*This post is part of our new series on Black Ecologies edited by Justin Hosbey, Leah Kaplan, & J.T. Roane.
At 10:15 pm, on August 3, 2018, two University of Chicago Police Department (UCPD) officers cornered and shot Charles Thomas. In the aftermath, we learned that this was not the first time Charles Thomas had a mental health crisis. We learned that it was not the first time the world became too much. It was the first time he was shot. After three years as an undergrad at the University of Chicago (UChicago), he was pushed to the breaking point by a university that was founded on white supremacy and ableism. Even as I begin Thomas’ story with his struggles with mental health, I hesitate. I will not support false narratives that associate mental health struggles with a propensity for violence.
Rather, similar to Black Lives Matter activists’ chant of “People over property” – a powerful rebuttal that silenced detractors who delegitimized a movement for Black humanity, I view Thomas’ act of smashing overpriced apartment buildings as a form of protest. I imagine that the residents who locked themselves away and called the UCPD that night did so not because Thomas was vandalizing property, but because they were not fluent in the language of protest. Thomas’ destruction of private property amplified a moment where threats of gentrification and anti-Blackness converged, which threatened to erase Black culture from Hyde Park. A turn to Black ecologies allows us to see how systems of policing are created to preserve urban ecosystems at the defiance of Black lives.
As scholars J.T Roane and Justin Hosbey elucidate, Black ecologies charts Black peoples’ seemingly endless proximity to disaster. Black ecologies manifest in many ways; be it in the form of rising sea levels, landslides, or gentrification backed by police violence. Black ecologies is capacious enough to bear the histories of anti-Black racism and environmental degradation as two sides of the same coin. Thinking alongside Willie J. Wright, I understand Black ecologies as embodying how environmental habitats are used to enact and hide modes of anti-Black violence, describing how environmental racism manifests as the use of the environment to “mutilate, conceal and contain” Black people. Black ecologies links policing and environmental justice.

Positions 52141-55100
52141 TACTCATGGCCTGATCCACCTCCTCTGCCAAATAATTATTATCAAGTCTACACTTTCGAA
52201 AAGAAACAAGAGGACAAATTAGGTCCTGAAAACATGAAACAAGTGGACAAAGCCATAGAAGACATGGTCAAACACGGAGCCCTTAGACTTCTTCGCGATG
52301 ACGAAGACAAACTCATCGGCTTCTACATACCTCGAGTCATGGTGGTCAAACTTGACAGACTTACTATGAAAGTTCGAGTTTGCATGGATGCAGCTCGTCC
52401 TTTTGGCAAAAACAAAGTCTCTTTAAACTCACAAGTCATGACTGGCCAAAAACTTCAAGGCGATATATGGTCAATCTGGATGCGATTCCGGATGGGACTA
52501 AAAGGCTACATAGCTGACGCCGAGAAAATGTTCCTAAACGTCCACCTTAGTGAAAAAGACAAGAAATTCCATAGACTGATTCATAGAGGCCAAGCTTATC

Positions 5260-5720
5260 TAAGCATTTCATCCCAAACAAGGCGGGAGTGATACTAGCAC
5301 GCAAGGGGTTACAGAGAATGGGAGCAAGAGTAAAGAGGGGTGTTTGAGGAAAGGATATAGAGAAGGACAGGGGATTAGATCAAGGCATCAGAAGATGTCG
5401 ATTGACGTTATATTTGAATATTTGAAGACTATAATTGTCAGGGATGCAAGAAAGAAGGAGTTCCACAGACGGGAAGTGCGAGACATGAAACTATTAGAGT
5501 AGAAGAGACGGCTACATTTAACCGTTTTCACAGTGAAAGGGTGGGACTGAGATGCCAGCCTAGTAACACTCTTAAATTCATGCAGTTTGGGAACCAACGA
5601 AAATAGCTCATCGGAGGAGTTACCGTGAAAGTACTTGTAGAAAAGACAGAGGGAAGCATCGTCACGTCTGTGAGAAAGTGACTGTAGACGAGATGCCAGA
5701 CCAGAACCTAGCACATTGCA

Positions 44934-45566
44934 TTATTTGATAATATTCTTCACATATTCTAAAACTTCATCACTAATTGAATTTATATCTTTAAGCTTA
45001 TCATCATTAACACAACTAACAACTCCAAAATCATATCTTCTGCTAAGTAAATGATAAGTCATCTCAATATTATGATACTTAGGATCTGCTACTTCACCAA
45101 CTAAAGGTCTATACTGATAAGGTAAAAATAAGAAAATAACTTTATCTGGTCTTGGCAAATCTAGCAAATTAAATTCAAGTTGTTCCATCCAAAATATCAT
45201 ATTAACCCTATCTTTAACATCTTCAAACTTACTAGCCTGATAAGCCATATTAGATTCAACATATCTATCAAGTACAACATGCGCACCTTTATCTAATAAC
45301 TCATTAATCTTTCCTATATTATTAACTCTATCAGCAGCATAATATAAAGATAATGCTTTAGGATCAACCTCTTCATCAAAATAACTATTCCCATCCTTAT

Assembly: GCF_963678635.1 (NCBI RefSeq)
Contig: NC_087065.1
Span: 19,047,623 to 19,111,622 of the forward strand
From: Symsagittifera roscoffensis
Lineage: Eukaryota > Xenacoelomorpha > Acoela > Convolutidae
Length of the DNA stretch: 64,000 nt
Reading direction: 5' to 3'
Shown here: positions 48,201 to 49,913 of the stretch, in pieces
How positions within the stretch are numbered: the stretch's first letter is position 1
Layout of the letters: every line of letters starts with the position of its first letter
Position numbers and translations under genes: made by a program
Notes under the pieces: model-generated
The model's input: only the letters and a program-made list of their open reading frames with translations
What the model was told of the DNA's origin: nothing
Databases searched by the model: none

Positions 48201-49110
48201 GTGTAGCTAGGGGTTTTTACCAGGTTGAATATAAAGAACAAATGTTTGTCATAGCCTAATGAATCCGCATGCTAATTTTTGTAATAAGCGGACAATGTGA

The UCPD has played a significant role in enacting violence against Black bodies in the name of urban conservation. On Chicago’s South Side, UCPD enforces the vexing relationship between university property, policing, and Black ecologies. What if we viewed the ravages of police brutality and militarization of Black ecologies from the same lens of urgency used when contemplating climate change’s potential threat (that disproportionately impacts BIPOC)? What if we realized that our dream of environmental justice will never be realized if all pollution is eradicated, but the police remain?
The disaster of state-sanctioned violence against Black people is part of a larger history of urban conservation practices steeped in white supremacy. From the 1919 Chicago riots, that killed young Black children accessing the white side of Lake Michigan, to the police murdering Rekia Boyd for being “too loud” and perhaps too unapologetically Black in a local park, it is evident that policing functions as a mode to preserve whiteness and wilderness. I read Thomas’ rage as a protest to the long-held valuation of the UChicago’s property supported by processes of gentrification and policing. The campus police’s use of excessive force is more about the preservation of the built environment than public safety. Unfortunately, this message is on brand for how the UCPD enforces the relationship between university property, policing, and Black ecologies.
The UCPD had early origins in the 1950s. UChicago had long prided itself as a garden in the city and a beacon of intellectualism in Chicago. In fact, the Board of Trustees advocated for Chicago’s campus to reflect this “city in a garden,” by investing in natural pathways, green spaces, and waterways, blending the built with the natural. The push for a garden campus was meant to attract students and faculty, and those affiliated with UChicago saw this access to wildlife as a rare and unique privilege of campus life. University officials grew concerned about how to preserve the university’s landscape with the increase of Black migration into Hyde Park’s surrounding neighborhoods. In 1952, Lawrence Kimpton, then university Chancellor, helped found the Southeast Chicago Commission (SECC), with the mission of urban conservation by driving out “crime and corruption from the neighborhood in which we live.”1